‘They’re going to be watching somebody else playing the Grey Cup in their building’: Jeff Reinebold believes Riders’ veterans must own penalty issues

Photo: Paul Swanson/3DownNation. All rights reserved.

Had he not resigned from his post as Montreal Alouettes’ special teams coordinator ahead of the 2022 season, Jeff Reinebold might have been on the sidelines for the team’s 37-13 dismantling of the Saskatchewan Roughriders this week.

Now that he’s an unbiased observer, the long-time CFL coach didn’t hold back when asked about his would-be opponents on The Rod Pedersen Show on Friday.

“Saskatchewan walked into a buzzsaw. It started on the opening kickoff and it got worse from there. It was awful exhibition football by Saskatchewan,” Reinebold said. “Saskatchewan’s a good football team but this football team has got to figure out what they’re doing with the penalty thing, or they’re going to be watching somebody else playing the Grey Cup in their building.”

Flags were already a hot topic of discussion in Rider Nation after the team committed 23 infractions for 219 yards through the first two games of the season. Head coach Craig Dickenson was forced to talk extensively about the issue throughout the week, but the warnings fell on deaf ears.

“They went out and had 11 penalties again last night after Dickie had talked in the media about not taking penalties, not being the guy that hurts our team,” Reinebold marvelled. “And how did his team listen to the message? They went out and had 11 for 106 yards.”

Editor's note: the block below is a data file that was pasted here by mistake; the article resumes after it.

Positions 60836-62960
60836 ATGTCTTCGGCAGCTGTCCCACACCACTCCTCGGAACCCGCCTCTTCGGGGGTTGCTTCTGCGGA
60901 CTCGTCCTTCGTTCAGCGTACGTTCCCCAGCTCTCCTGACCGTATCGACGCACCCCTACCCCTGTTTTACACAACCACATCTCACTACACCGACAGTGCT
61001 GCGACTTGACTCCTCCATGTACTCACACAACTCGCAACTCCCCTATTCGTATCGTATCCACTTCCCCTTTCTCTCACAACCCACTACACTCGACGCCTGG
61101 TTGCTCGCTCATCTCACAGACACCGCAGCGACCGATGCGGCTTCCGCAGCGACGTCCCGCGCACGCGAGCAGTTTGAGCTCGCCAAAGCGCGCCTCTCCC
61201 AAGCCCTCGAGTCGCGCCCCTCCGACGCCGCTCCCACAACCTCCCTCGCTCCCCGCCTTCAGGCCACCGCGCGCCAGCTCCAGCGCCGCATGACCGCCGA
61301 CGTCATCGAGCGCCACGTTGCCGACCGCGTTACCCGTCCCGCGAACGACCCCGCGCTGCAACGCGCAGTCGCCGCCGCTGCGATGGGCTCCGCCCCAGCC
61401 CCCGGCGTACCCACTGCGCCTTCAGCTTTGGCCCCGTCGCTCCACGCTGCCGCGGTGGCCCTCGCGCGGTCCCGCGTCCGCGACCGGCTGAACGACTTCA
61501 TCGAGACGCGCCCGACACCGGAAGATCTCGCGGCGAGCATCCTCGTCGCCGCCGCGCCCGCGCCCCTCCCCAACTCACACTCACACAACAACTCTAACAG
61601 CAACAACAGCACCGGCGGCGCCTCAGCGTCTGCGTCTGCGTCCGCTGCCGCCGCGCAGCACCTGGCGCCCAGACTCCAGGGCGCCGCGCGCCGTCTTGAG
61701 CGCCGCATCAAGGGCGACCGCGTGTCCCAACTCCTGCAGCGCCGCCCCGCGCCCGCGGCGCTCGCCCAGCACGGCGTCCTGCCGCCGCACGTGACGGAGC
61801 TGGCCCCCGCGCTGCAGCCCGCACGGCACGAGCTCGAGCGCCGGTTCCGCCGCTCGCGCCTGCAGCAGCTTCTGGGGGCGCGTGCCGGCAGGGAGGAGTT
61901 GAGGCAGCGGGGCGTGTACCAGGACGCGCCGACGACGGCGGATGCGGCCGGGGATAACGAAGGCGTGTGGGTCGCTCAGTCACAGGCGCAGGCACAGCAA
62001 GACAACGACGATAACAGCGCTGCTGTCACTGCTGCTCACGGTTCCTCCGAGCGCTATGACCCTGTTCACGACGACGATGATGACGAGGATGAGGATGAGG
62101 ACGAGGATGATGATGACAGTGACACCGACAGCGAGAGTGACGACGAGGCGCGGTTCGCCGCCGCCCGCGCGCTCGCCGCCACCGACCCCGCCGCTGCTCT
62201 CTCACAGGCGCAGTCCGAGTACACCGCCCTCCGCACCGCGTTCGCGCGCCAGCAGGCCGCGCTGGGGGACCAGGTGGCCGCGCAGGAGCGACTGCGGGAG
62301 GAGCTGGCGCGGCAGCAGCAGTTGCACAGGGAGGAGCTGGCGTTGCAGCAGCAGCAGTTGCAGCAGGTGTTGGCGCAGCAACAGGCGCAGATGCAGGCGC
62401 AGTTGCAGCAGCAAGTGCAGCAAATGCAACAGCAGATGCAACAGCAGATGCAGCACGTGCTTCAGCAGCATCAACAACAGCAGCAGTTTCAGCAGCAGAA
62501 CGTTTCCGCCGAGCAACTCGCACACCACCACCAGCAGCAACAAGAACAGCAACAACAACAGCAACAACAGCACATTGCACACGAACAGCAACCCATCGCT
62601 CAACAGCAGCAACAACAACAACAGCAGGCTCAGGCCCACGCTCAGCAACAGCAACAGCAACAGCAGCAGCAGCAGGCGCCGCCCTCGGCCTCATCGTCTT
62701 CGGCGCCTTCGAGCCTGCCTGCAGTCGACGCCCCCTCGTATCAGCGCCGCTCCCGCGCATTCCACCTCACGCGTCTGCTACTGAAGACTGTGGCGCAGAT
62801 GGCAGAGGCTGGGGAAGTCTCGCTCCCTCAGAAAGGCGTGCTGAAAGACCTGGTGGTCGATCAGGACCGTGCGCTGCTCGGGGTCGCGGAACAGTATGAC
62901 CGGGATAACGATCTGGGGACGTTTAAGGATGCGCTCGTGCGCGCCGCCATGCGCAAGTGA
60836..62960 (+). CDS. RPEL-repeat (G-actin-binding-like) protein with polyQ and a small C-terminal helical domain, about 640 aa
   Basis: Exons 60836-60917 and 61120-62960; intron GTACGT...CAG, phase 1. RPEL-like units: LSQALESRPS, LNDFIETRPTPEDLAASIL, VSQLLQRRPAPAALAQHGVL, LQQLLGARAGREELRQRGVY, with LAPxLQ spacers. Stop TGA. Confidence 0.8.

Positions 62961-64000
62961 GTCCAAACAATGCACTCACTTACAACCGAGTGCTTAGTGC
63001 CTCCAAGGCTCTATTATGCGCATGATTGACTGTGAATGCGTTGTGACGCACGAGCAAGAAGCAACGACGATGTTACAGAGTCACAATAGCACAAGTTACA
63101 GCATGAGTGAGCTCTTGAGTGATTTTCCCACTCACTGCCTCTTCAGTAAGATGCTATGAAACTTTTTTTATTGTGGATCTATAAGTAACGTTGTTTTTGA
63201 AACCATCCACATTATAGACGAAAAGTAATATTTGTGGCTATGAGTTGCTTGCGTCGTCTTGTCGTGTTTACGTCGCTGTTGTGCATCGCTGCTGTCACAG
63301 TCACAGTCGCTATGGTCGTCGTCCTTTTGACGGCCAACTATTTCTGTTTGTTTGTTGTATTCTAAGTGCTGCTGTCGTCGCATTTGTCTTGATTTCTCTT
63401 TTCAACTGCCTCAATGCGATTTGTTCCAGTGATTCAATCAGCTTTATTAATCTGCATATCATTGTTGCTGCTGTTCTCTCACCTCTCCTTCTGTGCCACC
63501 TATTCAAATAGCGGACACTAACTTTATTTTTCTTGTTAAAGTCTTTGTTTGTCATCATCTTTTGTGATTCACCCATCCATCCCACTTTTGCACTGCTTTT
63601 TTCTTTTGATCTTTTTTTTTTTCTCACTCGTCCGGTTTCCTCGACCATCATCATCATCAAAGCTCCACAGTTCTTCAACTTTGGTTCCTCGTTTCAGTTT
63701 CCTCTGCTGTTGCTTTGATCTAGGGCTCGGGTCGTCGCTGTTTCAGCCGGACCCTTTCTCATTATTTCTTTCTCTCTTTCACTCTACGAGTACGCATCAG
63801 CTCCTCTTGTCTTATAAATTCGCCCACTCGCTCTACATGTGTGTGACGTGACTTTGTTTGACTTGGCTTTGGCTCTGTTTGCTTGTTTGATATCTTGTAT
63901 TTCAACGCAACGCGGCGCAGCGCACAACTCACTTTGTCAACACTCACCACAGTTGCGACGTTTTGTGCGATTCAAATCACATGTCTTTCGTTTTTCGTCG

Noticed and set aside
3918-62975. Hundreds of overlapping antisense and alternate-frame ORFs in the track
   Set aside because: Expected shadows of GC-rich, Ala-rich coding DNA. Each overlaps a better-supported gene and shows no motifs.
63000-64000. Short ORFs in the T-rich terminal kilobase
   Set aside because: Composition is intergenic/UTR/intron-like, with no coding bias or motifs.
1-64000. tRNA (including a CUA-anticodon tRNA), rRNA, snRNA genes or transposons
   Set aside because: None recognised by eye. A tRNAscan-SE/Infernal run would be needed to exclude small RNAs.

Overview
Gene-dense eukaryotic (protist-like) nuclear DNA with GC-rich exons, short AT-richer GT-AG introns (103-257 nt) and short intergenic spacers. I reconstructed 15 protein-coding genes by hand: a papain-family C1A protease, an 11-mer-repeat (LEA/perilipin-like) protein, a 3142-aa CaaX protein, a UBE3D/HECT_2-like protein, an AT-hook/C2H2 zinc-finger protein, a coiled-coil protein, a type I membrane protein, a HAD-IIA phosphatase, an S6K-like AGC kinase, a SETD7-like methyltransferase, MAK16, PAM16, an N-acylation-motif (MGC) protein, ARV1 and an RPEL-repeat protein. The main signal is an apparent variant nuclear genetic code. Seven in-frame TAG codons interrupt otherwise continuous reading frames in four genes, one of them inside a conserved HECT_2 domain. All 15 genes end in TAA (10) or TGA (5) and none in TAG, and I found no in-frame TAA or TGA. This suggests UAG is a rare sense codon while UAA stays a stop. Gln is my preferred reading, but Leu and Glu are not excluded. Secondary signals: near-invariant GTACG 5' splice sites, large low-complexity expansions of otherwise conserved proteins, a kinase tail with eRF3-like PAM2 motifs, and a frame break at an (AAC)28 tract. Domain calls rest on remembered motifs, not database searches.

Saskatchewan is the most penalized team by far this season and that will have to change quickly as they play under the intense microscope of being the 2022 Grey Cup hosts. Dickenson can speak about the issue until he is red in the face but according to Reinebold, the responsibility for enacting change lies elsewhere.

“There’s really just a limited amount of things you can do [as a coach]. You can sit a guy, that’s one way to get after them. It’s difficult to fine them because the player’s association is going to appeal those fines. It’s got to come down to the character of the guys that you’ve got in your room and your leadership,” he stressed.

“Whoever the leaders are on that football team, they’ve got to have one of those come-to-Jesus meetings. Whether they do it in private or how they do it, it doesn’t matter. But it has to be done.”

Should the Riders’ veteran players not step forward and take ownership, the consequence will be a failure to live up to the lofty expectations that come with a chance to win it all at Mosaic Stadium.

“You look around in the West — where you’re going to have to win to get to the Grey Cup, to have a chance to play in your building — you’ve got a Calgary team that’s disciplined and knows how to win and you’ve got a Winnipeg team that’s one of the least penalized teams in the Canadian Football League,” Reinebold explained.

“You’ve got to get through those two teams. You got to out-discipline those two teams. You’re good enough, Saskatchewan, to go to the Grey Cup, but you’re not good enough if you allow the guys in the striped shirts to be a factor in the game.”

The Riders have nine days before a rematch with Montreal to get themselves sorted out, otherwise, the chance for a storybook season will slip away.

“They have to get that message and it has to come from inside, because apparently, right now, they’re not listening to their head coach,” Reinebold emphasized.